Let me start by telling you about what Jeanne did with her day. The City of Columbia health regulations require that a retail food establishment have on staff at all times someone who has been to the Serv-Safe class (basically the next level food handler's class but an all-day course). We couldn't figure out any logistical way to go to the class together AND still bake for Lucky's, so she went today and I'll go to the next session. A few hours later while I'm working away on Chocolate Bourbon Pecan, I get this furtive phone call from Jeanne and she says to me in a rushed whisper "at what temperature do you cook minced cod?"
It pretty much took my brain a few seconds to figure out what she actually asked me. But no seconds to realize that I DON'T HAVE A CLUE HOW YOU COOK MINCED COD (or actually why you even eat minced cod). Apparently, the class was a lot of instruction about how to cook foods at different temperatures so they are safe to serve (hence the title, Serv-Safe). Which is awesome because I'm not a fan of food poisoning. That said, the city needs to look into some sort of Serv-Safe course for bakeries because the serving temperature of re-heated chili isn't on the top of my worry list.
I need to investigate how much longer I can procrastinate on this course. Or Google a lot of cooked meat facts in the interim. (Though I'm not sure I can ever un-see what comes up when you Google "minced cod".) You actually take a test at the end of the day, so obviously these Serv-Safe people aren't playing games.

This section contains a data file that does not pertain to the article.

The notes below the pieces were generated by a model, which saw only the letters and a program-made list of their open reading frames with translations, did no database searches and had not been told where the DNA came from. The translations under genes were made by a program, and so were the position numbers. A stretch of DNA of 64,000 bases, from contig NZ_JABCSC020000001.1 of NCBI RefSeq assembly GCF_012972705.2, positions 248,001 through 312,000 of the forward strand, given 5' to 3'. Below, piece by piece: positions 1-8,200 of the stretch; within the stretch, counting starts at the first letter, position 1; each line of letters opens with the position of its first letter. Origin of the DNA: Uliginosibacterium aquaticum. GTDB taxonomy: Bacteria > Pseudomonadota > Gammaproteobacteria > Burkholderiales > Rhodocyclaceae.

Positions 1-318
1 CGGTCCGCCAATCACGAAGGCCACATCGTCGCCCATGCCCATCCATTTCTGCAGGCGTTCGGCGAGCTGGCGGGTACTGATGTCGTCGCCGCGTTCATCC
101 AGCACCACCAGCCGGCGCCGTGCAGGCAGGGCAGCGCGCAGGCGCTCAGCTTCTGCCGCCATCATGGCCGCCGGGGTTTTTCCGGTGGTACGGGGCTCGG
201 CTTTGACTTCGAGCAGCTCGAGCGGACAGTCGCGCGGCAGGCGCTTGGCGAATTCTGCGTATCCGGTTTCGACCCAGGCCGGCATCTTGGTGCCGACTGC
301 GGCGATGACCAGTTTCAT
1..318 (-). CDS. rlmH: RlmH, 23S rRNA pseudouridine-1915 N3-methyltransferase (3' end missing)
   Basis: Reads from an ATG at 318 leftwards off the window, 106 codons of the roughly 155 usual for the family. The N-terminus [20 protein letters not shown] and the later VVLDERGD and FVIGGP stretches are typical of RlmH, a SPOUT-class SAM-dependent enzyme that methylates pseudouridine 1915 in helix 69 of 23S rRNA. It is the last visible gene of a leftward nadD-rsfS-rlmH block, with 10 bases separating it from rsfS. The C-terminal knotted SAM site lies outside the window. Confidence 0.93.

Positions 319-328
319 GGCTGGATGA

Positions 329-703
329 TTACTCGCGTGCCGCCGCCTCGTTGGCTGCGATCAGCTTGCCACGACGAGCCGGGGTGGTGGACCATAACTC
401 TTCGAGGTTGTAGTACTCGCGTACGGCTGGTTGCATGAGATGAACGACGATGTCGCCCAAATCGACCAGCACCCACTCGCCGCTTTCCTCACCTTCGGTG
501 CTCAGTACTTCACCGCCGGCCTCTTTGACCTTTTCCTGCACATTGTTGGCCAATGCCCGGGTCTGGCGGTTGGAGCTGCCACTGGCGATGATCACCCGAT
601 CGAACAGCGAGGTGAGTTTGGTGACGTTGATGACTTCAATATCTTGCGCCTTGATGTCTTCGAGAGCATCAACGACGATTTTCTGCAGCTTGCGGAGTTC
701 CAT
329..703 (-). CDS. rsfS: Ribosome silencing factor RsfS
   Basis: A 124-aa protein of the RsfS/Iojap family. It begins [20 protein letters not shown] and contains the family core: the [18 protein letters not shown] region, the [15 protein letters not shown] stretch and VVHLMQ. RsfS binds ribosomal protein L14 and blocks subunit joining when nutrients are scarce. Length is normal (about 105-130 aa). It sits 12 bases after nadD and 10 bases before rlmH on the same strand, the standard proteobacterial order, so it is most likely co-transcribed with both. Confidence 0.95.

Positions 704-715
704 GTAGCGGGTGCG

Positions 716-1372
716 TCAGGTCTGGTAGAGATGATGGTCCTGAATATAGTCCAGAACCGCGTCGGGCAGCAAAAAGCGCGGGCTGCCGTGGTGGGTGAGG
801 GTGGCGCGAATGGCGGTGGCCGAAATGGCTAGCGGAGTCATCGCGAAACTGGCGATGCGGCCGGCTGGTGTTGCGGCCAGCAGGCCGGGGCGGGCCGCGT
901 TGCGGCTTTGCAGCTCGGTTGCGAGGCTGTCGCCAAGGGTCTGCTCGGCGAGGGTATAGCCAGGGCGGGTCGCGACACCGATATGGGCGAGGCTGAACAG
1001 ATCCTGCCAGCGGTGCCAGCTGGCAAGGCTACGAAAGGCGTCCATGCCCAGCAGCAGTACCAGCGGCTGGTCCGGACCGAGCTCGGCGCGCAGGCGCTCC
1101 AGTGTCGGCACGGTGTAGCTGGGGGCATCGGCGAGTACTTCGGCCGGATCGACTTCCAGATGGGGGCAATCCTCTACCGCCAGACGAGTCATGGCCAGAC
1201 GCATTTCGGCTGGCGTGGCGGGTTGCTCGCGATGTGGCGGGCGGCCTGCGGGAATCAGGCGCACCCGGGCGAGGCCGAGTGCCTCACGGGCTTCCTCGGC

While Jeanne toiled away with her textbook, I was in charge. Before you think that sounds fancy, it basically means I baked a lot of pies, answered a lot of emails, talked to a lot of people, and picked up our food delivery from our food broker, Sysco.
We love our Sysco broker (hi, Janie!) and she always is sure to squeeze in our order despite how late we forget we need something. The interesting thing about not having a working kitchen is that you have to figure out how to pick up your delivery. For now, it looks a little like this...
Basically, the Sysco driver waits for me and then I pull up next to his truck. He unloads everything directly into my Tahoe for me and then I write him a check. Does that sound odd? It feels odd. Of all the things I didn't anticipate about baking out of the Elks Club, it is the delivery and inventory management. Because we have stuff scattered all about, there has been more than a day where we've had to stop at the grocery store and buy supplies because we've forgotten something somewhere.
All of our boxes and pie tins are being shipped to my house currently...the Buttonwood location doesn't even have an actual address recognized by the United States Postal Service and the City of Columbia. We store everything at my house and it works well until we run out of pie tins at the Elks Club and remember that the next new box of tins is sitting in my dining room 15 minutes away.
Apparently instead of Googling meat-serving-safety-instructions, I should be Googling "how do you get an address for an empty commercial location?" Or the city should offer a class on that for $130 bucks because that is a class I wouldn't procrastinate to attend.